This week, I nominated Judge Sonia Sotomayor of the U.S. Court of Appeals to replace Justice David Souter, who is retiring after nearly two decades on the Supreme Court. After reviewing many terrific candidates, I am certain that she is the right choice. In fact, there has not been a nominee in several generations who has brought the depth of judicial experience to this job that she offers.
Judge Sotomayor's career began when she served as an assistant district attorney in New York, prosecuting violent crimes in America's largest city. After leaving the DA's office, she became a litigator, representing clients in complex international legal disputes. She was appointed to the U.S. District Court, serving 6 years as a trial judge where she presided over hundreds of cases. And most recently, she has spent 11 years on the U.S. Court of Appeals, our Nation's second highest court, grappling with some of the most difficult constitutional and legal issues we face as a nation. She has more experience on the Federal bench than any incoming Supreme Court Justice in the past 100 years. Quite simply, Judge Sotomayor has a deep familiarity with our judicial system from almost every angle.
And her achievements are all the more impressive when you consider what she had to overcome in order to achieve them. Judge Sotomayor grew up in a housing project in the South Bronx. Her parents came to New York from Puerto Rico during the Second World War. Her father was a factory worker with a third grade education. And when she was just 9 years old, he passed away. Her mother worked 6 days a week as a nurse to provide for her and her brother, buying the only set of encyclopedias in the neighborhood and sending her children to Catholic school. That's what made it possible for Judge Sotomayor to attend two of America's leading universities, graduating at the top of her class at Princeton University, and studying at Yale Law School, where she won a prestigious post as an editor of the school's law journal.
These many years later, it was hard not to be moved by Judge Sotomayor's mother, sitting in the front row at the White House, her eyes welling with tears, as her daughter, who had come so far, for whom she had sacrificed so much, was nominated to the highest court in the land.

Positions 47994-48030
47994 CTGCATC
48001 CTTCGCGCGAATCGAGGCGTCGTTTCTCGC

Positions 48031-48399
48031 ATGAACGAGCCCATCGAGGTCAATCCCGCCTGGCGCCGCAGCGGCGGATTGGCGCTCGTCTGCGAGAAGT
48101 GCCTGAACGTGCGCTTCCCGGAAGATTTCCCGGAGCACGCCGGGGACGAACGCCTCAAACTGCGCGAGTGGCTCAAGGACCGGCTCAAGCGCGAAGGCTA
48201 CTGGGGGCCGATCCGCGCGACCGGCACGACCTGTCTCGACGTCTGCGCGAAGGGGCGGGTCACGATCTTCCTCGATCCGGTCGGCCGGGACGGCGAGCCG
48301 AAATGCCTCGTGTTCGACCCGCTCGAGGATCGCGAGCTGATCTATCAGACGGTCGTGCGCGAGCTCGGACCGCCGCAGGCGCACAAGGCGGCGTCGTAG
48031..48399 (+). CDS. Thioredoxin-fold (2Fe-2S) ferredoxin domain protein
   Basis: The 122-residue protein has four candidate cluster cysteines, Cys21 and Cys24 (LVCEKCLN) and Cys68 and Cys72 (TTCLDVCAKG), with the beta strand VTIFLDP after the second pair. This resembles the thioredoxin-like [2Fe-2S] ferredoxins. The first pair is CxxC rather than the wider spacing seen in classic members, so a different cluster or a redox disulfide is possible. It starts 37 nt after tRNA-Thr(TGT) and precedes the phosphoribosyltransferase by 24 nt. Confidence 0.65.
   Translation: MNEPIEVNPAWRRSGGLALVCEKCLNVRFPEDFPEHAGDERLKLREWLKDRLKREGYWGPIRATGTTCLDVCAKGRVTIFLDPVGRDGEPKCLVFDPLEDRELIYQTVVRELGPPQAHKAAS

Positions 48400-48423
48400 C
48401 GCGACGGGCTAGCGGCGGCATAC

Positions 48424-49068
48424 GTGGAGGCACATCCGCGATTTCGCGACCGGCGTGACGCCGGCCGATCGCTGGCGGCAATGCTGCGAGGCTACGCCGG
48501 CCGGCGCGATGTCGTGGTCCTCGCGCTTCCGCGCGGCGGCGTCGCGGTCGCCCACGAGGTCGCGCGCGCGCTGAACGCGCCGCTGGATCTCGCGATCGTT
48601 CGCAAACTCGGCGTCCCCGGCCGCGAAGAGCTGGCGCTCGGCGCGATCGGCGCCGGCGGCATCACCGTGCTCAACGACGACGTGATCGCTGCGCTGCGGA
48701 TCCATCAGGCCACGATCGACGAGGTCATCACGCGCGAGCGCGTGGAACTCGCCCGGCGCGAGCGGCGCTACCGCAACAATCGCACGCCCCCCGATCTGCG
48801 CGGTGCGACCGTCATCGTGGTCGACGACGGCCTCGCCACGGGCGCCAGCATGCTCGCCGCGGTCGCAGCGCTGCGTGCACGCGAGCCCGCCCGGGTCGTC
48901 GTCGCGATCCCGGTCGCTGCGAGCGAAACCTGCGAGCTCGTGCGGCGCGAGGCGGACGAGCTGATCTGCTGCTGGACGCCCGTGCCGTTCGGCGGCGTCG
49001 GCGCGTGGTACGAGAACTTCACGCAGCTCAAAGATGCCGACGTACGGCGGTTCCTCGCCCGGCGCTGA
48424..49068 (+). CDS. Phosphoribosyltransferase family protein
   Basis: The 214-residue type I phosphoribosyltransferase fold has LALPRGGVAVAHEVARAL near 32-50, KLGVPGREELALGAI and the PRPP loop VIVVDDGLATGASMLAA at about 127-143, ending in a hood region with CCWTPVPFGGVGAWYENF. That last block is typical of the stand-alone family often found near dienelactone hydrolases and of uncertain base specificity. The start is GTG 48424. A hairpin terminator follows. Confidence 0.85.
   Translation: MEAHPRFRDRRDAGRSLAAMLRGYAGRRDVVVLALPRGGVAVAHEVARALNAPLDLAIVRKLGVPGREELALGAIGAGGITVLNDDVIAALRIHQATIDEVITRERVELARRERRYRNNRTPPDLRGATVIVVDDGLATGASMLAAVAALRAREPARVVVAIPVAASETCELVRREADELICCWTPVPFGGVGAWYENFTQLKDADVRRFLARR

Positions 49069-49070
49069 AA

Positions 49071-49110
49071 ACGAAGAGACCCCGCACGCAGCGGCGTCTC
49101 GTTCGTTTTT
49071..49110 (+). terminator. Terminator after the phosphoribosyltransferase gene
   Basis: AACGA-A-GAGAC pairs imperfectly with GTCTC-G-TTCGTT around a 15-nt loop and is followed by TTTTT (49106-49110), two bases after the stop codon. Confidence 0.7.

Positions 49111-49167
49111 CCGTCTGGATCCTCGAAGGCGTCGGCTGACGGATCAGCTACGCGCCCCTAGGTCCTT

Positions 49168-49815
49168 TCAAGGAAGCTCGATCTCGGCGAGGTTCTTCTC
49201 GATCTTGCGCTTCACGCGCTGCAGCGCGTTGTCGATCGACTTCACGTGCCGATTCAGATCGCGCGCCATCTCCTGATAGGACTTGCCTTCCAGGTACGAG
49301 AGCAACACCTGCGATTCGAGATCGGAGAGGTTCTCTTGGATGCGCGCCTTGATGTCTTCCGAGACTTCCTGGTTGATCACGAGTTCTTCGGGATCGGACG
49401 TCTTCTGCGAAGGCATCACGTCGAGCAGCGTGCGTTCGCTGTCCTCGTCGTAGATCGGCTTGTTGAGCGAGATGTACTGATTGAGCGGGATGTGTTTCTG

This is what makes Judge Sotomayor so extraordinary. Even as she has reached the heights of her profession, she has never forgotten where she began. She has faced down barriers, overcome difficult odds, and lived the American Dream. As a Justice of the Supreme Court, she will bring not only the experience acquired over the course of a brilliant legal career, but the wisdom accumulated over the course of an extraordinary journey, a journey defined by hard work, fierce intelligence, and that enduring faith that in America all things are possible.
It is her experience in life and her achievements in the legal profession that have earned Judge Sotomayor respect across party lines and ideological divides. She was originally named to the U.S. District Court by the first President Bush, a Republican. She was appointed to the Federal Court of Appeals by President Clinton, a Democrat. She twice has been overwhelmingly confirmed by the U.S. Senate. And I am gratified by the support for this nomination voiced by members of the legal community who represent views from across the political spectrum.
There are, of course, some in Washington who are attempting to draw old battle lines and playing the usual political games, pulling a few comments out of context to paint a distorted picture of Judge Sotomayor's record. But I am confident that these efforts will fail, because Judge Sotomayor's 17-year record on the bench--hundreds of judicial decisions that every American can read for him or herself--speak far louder than any attack. Her record makes clear that she is fair, unbiased, and dedicated to the rule of law. As a fellow judge on her court, appointed by Ronald Reagan, said recently, "I don't think I'd go as far as to classify her in one camp or another. I think she just deserves the classification of outstanding judge."
Congress returns this week, and I hope the confirmation process will begin without delay. No nominee should be seated without rigorous evaluation and hearing; I expect nothing less. But what I hope is that we can avoid the political posturing and ideological brinksmanship that has bogged down this process and Congress in the past. Judge Sotomayor ought to be on the bench when the Supreme Court decides what cases to hear this year, and I'm calling on Democrats and Republicans to be thorough and timely in dealing with this nomination.
As President, there are few responsibilities more serious or consequential than the naming of a Supreme Court Justice. The members of our highest court are granted life tenure. They're charged with applying principles put to paper more than two centuries ago to some of the most difficult questions of our time, and the impact of their decisions extends beyond an administration, but for generations to come.
This is a decision that I have not taken lightly, and it is one that I am proud to have made. I know that Justice Sotomayor will serve this Nation with distinction. And when she ascends those marble steps to assume her seat on the Supreme Court, bringing a lifetime of experience on and off the bench, America will have taken another important step towards realizing the ideal that is chiseled above its entrance: Equal justice under the law.